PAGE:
The Name is Radio, National Public Radio

Many thanks to The Rap Sheet for tipping me off to this NPR piece on James Bond theme songs. David Arnold’s soundtrack album is now up on iTunes, but it doesn’t include the Chris Cornell theme song. The score is another tribute to John Barry, with lots of cues reminiscent of his classic Bond scores. That said, it doesn’t have the sheer energy or inventiveness of TOMORROW NEVER DIES or DIE ANOTHER DAY, by far Arnold’s best Bond scores. This one feels  a tired and familiar, basically a a replay of his past scores, with Arnold resorting to old tricks and an over-reliance on the melody from Chris Cornell’s song. Arnold is the only composer besides John Barry to score more than one Bond film. But unlike Barry, who seemed to take a fresh approach with each film, Arnold is one-note. Compare John Barry’s GOLDFINGER with his score for, say, ON HER MAJESTY’S SECRET SERVICE. There’s a distinct character and sound to both films, even though they are both unmistakeably Barry scores. But now compare Arnold’s score for THE WORLD IS NOT ENOUGH with CASINO ROYALE. They might as well be the same film. I love how Arnold reinvigorated the Bond scores with TOMORROW NEVER DIES and evolved the Barry sound for a new generation…but perhaps it’s time to find a new composer. My vote goes to Michael Giacchino, composer of  THE INCREDIBLES (the best Bond score ever for a non-Bond film), who did for MISSION IMPOSSIBLE III what Arnold did for the Bond franchise.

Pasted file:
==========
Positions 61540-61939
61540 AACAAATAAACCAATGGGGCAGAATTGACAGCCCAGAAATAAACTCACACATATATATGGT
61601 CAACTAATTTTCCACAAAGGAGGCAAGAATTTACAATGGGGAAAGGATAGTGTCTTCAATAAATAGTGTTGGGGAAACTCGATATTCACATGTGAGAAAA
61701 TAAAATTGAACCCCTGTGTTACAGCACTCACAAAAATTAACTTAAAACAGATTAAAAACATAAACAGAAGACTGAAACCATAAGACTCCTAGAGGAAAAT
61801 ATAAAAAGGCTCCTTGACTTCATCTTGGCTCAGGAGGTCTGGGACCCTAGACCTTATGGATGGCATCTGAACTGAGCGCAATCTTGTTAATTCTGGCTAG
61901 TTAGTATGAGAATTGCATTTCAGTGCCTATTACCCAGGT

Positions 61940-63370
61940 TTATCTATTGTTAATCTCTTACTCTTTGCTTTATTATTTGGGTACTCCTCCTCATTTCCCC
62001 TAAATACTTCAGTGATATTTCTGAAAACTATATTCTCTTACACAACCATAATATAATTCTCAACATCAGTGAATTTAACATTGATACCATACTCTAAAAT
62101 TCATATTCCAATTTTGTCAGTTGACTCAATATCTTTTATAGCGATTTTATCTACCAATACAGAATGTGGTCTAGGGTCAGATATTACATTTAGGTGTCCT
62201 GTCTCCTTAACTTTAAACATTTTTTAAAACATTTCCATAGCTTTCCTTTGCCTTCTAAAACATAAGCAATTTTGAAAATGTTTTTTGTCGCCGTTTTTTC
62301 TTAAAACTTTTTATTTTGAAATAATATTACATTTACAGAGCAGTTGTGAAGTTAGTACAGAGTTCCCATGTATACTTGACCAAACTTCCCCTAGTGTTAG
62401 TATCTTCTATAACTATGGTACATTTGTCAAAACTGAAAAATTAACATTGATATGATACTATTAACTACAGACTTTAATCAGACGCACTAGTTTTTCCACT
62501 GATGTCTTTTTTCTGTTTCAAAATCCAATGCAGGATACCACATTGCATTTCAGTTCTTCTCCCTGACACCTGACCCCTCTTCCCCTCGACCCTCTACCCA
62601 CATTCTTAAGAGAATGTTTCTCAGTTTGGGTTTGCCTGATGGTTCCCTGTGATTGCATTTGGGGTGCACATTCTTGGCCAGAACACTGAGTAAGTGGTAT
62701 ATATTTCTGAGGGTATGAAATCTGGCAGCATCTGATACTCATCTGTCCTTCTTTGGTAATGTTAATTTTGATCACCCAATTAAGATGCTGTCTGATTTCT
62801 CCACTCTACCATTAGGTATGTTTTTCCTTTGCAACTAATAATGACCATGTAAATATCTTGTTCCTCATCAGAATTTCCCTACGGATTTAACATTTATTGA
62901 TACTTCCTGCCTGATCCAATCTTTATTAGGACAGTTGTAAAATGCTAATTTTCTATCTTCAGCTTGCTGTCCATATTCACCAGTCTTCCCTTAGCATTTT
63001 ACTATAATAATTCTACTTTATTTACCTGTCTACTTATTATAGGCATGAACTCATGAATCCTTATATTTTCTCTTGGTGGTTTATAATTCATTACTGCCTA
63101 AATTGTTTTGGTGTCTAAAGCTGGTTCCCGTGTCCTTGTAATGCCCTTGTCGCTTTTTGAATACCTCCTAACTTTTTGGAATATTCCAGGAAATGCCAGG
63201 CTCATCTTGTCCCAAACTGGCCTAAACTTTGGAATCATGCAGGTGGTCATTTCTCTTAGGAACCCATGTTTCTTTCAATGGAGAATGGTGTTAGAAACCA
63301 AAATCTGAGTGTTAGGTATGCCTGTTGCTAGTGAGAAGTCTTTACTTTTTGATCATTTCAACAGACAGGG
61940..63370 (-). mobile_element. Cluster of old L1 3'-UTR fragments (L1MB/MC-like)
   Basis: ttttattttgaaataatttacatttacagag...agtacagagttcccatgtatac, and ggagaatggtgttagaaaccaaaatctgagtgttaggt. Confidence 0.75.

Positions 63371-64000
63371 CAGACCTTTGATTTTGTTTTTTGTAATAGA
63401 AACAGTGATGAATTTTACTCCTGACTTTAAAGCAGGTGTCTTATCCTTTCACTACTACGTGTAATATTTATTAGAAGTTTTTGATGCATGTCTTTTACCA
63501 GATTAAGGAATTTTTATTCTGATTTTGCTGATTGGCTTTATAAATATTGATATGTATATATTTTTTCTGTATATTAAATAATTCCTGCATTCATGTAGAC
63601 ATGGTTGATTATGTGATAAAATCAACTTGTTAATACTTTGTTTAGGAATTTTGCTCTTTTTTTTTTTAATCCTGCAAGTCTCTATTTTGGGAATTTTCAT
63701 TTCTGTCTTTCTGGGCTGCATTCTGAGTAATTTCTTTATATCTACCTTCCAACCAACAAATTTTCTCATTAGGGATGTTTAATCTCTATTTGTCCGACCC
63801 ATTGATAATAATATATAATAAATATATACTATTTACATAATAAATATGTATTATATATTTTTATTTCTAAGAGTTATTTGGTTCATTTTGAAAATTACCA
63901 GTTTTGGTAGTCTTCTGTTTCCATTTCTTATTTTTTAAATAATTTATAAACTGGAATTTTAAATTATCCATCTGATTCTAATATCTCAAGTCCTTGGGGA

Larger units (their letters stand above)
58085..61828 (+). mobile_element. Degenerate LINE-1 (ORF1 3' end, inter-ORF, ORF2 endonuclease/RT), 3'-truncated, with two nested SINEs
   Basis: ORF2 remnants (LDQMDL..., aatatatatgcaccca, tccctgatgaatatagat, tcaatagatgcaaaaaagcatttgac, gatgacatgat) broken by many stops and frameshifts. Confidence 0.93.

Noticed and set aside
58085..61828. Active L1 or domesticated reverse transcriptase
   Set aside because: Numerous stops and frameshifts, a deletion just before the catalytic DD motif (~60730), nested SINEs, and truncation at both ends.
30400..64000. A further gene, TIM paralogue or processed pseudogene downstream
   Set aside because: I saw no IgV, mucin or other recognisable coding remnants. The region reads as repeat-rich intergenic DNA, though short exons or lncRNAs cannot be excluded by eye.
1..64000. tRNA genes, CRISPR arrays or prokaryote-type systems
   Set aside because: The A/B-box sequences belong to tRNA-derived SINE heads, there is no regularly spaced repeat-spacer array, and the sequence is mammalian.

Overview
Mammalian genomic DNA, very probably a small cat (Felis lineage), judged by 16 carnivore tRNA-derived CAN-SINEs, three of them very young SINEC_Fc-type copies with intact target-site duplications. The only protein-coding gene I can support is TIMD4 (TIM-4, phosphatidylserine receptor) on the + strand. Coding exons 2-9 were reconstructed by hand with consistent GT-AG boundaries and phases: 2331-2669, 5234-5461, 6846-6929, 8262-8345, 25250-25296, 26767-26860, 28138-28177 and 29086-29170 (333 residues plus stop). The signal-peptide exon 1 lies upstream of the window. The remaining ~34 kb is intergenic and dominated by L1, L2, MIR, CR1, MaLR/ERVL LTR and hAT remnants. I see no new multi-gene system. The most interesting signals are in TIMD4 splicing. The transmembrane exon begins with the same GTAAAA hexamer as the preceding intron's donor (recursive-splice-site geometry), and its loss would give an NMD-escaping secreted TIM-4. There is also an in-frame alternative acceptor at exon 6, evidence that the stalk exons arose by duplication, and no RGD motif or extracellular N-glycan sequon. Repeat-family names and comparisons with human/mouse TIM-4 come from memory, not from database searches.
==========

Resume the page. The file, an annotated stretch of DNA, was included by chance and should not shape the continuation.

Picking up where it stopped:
UPDATE 11/17/06: Now that I’ve seen the film, I’m even less impressed with the music. The score disappoints even in context. If you’re going to do THE BOURNE IDENTITY, then go with that kind of edgier, less symphonic score. Arnold also makes the mistake of using "You Know My Name" as a substitute for the James Bond Theme throughout the movie — the conceit being that Bond doesn’t really become Bond until the end. It doesn’t work. I missed hearing a rousing version of the Bond theme during key moments in the film that seemed to cry out for it… and "You Know My Name" doesn’t come close.

3 thoughts on “The Name is Radio, National Public Radio”

  1. NPR seems obsessed with Bond these past few days. All Things Considered just did a long piece on Bond Movies (and the various Bonds) and Marketplace prefaced a piece on the “brain drain” of the CIA to private contractors with the Bond theme. I’m thinking there’s some corporate sponsorship afoot here.


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